Defamation: Internet Hyperlinks
16, November 16, 2011 - Filed in: Court Cases
In Crookes v. Newton, the Supreme Court of Canada found that a simple reference–like a hyperlink–to defamatory information is not the type of act that can constitute publication.
A reference to other content is fundamentally different from other acts involved in publication. Referencing on its own does not involve exerting control over the content. Communicating something is very different from merely communicating that something exists or where it exists. The former involves dissemination of the content, and suggests control over both the content and whether the content will reach an audience at all, while the latter does not. Even where the goal of the person referring to a defamatory publication is to expand that publication's audience, his or her participation is merely ancillary to that of the initial publisher: with or without the reference, the allegedly defamatory information has already been made available to the public by the initial publisher or publishers' acts. These features of references distinguish them from acts in the publication process like creating or posting the defamatory publication, and from repetition.
Hyperlinks are, in essence, references. By clicking on the link, readers are directed to other sources. Hyperlinks may be inserted with or without the knowledge of the operator of the site containing the secondary article. Because the content of the secondary article is often produced by someone other than the person who inserted the hyperlink in the primary article, the content on the other end of the link can be changed at any time by whoever controls the secondary page. Although the primary author controls whether there is a hyperlink and what article that word or phrase is linked to, inserting a hyperlink gives the primary author no control over the content in the secondary article to which he or she has linked.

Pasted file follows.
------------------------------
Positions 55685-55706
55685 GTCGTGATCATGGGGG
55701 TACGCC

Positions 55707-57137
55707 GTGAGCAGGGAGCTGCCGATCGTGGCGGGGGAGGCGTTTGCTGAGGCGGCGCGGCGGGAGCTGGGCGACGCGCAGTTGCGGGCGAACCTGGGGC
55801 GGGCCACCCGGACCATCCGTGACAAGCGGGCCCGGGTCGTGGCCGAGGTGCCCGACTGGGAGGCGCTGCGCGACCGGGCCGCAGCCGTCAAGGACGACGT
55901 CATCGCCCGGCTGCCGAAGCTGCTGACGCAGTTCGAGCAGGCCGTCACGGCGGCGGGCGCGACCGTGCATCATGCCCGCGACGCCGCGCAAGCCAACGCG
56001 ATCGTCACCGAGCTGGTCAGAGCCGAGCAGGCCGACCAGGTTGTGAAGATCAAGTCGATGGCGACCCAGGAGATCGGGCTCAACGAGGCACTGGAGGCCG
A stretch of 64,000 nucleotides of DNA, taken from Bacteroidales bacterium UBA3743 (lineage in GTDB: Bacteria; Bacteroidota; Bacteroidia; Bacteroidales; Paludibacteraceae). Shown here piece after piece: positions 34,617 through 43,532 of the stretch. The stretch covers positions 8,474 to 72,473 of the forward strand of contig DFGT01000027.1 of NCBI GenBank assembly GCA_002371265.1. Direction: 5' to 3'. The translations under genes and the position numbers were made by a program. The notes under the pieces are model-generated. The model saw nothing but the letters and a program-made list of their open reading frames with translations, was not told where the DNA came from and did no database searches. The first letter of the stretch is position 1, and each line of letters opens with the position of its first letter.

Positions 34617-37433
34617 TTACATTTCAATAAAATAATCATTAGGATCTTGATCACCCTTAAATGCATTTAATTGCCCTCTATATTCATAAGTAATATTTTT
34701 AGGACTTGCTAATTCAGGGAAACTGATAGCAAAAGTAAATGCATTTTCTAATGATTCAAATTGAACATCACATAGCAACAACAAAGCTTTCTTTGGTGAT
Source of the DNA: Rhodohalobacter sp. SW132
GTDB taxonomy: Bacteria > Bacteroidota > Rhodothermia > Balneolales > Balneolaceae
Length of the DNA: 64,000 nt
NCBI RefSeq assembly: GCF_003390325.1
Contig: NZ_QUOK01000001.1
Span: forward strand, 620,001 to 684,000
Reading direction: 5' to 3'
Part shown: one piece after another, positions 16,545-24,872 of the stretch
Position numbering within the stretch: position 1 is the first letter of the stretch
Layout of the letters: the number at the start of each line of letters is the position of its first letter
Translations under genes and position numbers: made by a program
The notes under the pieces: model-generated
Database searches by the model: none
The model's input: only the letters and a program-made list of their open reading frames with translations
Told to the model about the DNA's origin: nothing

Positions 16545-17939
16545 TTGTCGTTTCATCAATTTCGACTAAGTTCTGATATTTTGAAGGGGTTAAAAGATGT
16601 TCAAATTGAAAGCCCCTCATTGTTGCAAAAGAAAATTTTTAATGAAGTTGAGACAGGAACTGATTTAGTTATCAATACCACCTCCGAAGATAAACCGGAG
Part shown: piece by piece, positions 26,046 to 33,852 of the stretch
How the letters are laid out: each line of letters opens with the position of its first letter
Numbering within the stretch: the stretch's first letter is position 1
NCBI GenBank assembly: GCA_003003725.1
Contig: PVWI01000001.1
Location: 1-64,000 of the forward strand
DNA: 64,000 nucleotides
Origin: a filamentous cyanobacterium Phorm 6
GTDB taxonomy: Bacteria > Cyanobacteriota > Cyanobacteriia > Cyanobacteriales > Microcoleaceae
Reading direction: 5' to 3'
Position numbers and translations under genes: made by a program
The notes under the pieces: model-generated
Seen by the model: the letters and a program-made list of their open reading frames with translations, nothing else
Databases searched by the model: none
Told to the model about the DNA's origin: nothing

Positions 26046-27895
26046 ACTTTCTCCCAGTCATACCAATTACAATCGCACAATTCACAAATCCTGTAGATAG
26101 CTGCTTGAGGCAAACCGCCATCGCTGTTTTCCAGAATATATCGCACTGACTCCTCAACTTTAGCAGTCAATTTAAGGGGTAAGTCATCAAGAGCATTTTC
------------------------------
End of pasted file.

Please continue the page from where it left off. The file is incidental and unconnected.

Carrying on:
Although the person selecting the content to which he or she wants to link might facilitate the transfer of information (a traditional hallmark of publication), it is equally clear that when a person follows a link they are leaving one source and moving to another. . . . [I]t is the actual creator or poster of the defamatory words in the secondary material who is publishing the libel when a person follows a hyperlink to that content. The ease with which the referenced content can be accessed does not change the fact that, by hyperlinking, an individual is referring the reader to other content .
Making reference to the existence and/or location of content by hyperlink or otherwise, without more, is not publication of that content. Only when a hyperlinker presents content from the hyperlinked material in a way that actually repeats the defamatory content, should that content be considered to be "published" by the hyperlinker. Such an approach promotes expression and respects the realities of the Internet, while creating little or no limitations to a plaintiff's ability to vindicate his or her reputation.